Legal Separation in Barangay: Is This Possible?

Let’s say you and your husband want to go to the barangay to execute an agreement that you will live separately; that you get to keep your residential house; and that he will give you Php 5,000 every month as a support to your son. In return, you agree not to file a case of concubinage against him and his mistress.

Is the agreement in the Barangay valid and can be considered legal separation?

Our law is clear: The agreement in the barangay is not valid because the latter has no jurisdiction to hear the subject matter.

Section 2035 of the New Civil Code of the Philippines provides that NO compromise shall be made on the following:

  • Civil status of the persons
  • The validity of a marriage of legal separation
  • Future support
  • The jurisdiction of the court
  • Future legitime (inheritance)

What you are agreeing covers the prohibition above, hence, the same is not valid.


What disputes may be brought to the barangay for an amicable settlement then? Can I file a case for domestic violence?

You can bring ALL disputes to the barangay as long as you comply with the condition and it does not fall on any of the exceptions.

CONDITION: You and the other party must be living in the same city or municipality.

EXCEPTIONS: The barangay will not hear the following cases:

1. Where one party is the government or any subdivision or instrumentality thereof;

2. Where one party is a public officer or employee, and the dispute relates to the performance of his official functions;

3. Where the dispute involves real properties located in different cities and municipalities unless the parties thereto agree to submit their difference to amicable settlement by an appropriate Lupon;

4. Any complaint by or against corporations, partnership or juridical entities, since only individuals shall be parties to Barangay conciliation proceedings either as complainants or respondents;

5. Disputes involving parties who actually reside in barangays of different cities or municipalities, except where such barangay units adjoin each other and the parties thereto agree to submit their differences to amicable settlement by an appropriate Lupon;

6. Offenses for which the law prescribes a maximum penalty of imprisonment exceeding one (1) year or a fine over five thousand pesos (Php 5,000.00);

7. Offenses where there is no private offended party;

8. Disputes where urgent legal action is necessary to prevent injustice from being committed or further continued, specifically the following:

a. Criminal cases where accused is under police custody or detention;

b. Petitions for habeas corpus by a person illegally deprived of his rightful custody over another or a person illegally deprived or on acting in his behalf;

c. Actions coupled with provisional remedies such as preliminary injunction, attachment, delivery of personal property and support during the pendency of the action; and

d. Actions which may be barred by the Statute of Limitations (meaning the action to file the case has prescribed).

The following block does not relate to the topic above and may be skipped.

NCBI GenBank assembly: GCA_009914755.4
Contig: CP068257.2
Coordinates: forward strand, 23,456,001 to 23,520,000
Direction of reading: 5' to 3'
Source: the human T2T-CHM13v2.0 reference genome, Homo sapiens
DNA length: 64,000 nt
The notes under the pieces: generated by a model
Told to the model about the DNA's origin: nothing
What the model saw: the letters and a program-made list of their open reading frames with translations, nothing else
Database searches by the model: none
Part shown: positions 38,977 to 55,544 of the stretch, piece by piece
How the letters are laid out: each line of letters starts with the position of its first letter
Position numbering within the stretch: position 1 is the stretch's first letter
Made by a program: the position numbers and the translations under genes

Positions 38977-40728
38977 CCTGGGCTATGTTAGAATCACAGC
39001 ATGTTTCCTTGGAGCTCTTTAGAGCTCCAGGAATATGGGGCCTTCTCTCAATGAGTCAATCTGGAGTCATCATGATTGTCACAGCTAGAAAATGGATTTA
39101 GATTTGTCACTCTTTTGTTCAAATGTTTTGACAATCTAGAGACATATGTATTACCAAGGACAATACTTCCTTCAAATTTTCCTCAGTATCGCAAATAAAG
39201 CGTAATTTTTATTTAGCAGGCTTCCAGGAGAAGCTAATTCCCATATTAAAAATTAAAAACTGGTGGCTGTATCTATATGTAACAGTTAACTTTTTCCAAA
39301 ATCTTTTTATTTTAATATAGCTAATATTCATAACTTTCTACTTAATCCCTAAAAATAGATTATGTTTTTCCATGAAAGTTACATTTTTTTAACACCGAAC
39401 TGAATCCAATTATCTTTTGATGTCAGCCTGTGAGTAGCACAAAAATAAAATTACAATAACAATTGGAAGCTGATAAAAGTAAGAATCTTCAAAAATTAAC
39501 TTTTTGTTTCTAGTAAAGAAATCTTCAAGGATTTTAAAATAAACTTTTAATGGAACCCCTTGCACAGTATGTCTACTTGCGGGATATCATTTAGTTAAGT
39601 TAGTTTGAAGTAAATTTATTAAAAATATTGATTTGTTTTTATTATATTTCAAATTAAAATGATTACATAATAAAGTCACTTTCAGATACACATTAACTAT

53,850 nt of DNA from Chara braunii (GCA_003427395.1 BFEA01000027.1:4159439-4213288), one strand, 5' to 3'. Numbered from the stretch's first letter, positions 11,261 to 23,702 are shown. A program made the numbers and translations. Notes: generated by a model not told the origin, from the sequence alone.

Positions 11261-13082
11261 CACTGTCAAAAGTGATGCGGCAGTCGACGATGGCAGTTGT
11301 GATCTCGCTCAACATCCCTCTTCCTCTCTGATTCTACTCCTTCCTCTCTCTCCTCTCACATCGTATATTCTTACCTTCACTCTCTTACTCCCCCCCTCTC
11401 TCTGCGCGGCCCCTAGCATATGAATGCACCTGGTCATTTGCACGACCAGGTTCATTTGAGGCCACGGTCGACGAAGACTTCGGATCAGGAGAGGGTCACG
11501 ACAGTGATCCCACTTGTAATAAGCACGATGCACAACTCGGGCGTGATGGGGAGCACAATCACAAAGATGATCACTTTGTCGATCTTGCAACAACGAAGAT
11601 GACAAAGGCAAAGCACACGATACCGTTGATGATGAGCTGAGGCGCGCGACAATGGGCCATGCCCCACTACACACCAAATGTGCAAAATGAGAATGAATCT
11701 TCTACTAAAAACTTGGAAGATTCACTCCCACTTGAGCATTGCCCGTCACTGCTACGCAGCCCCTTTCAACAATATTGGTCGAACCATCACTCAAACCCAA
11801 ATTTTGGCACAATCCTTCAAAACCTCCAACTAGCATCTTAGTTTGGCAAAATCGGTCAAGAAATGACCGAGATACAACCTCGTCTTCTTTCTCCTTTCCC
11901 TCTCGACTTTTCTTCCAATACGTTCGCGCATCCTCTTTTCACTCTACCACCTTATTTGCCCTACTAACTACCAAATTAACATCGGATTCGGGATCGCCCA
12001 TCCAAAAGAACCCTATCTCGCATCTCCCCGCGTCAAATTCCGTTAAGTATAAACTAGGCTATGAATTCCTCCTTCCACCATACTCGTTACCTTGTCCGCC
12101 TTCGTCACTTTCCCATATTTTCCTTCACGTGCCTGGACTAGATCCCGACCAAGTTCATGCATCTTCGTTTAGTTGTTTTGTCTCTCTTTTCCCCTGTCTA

9. Any class of disputes which the President may determine in the interest of justice or upon the recommendation of the Secretary of Justice;

10. Where the dispute arises from the Comprehensive Agrarian Reform Law (CARL) (Sec. 46 & 47, R.A. 6657);

11. Labor disputes or controversies arising from employer-employee relations (Montoya vs. Escayo, et al., 171 SCRA 442; Art. 226, Labor Code, as amended, which grants original and exclusive jurisdiction over conciliation and mediation of disputes, grievances or problems to certain offices of the Department of Labor and Employment);

12. Actions to annul judgment upon a compromise which may be filed directly in court (See Sanchez vs. Tupaz, 158 SCRA 459).

Given the condition in item #6 above, you have to identify what type of domestic violence was committed to you and what is the corresponding penalty of the offense under the Revised Penal Code.

For example, serious physical injury has a penalty ranging from prison mayor or lower depending on circumstances. The duration of prison mayor is six years and one day to twelve years. If your case falls under this type of serious physical injury, the barangay will not accept your case because the penalty exceeds one year.

On the other hand, if the offense committed is less serious physical injury which has a penalty of aresto mayor (one month and one day to six months), or slight physical injury which has a penalty of aresto menor (one day to 30 days), the barangay will accept your case as it falls within its jurisdiction.

You have to remember that what the barangay will do is only to conduct alternative dispute resolution such as mediation, conciliation, and arbitration so that both of you will come up with an amicable settlement, thus, preventing the filing of a case in court which is costly and takes a longer time to settle your issue.

The barangay will not order the imprisonment of one party.

Please note further that except in cases provided under Art.412 (b) of RA 7160, no parties can file a case in court unless a Certification to File Action (CFA) was issued by the barangay.

The certification shall be issued if conciliation or settlement has not been reached despite confrontation of the parties.

Go back to the main article: How to File Legal Separation in the Philippines: An Ultimate Guide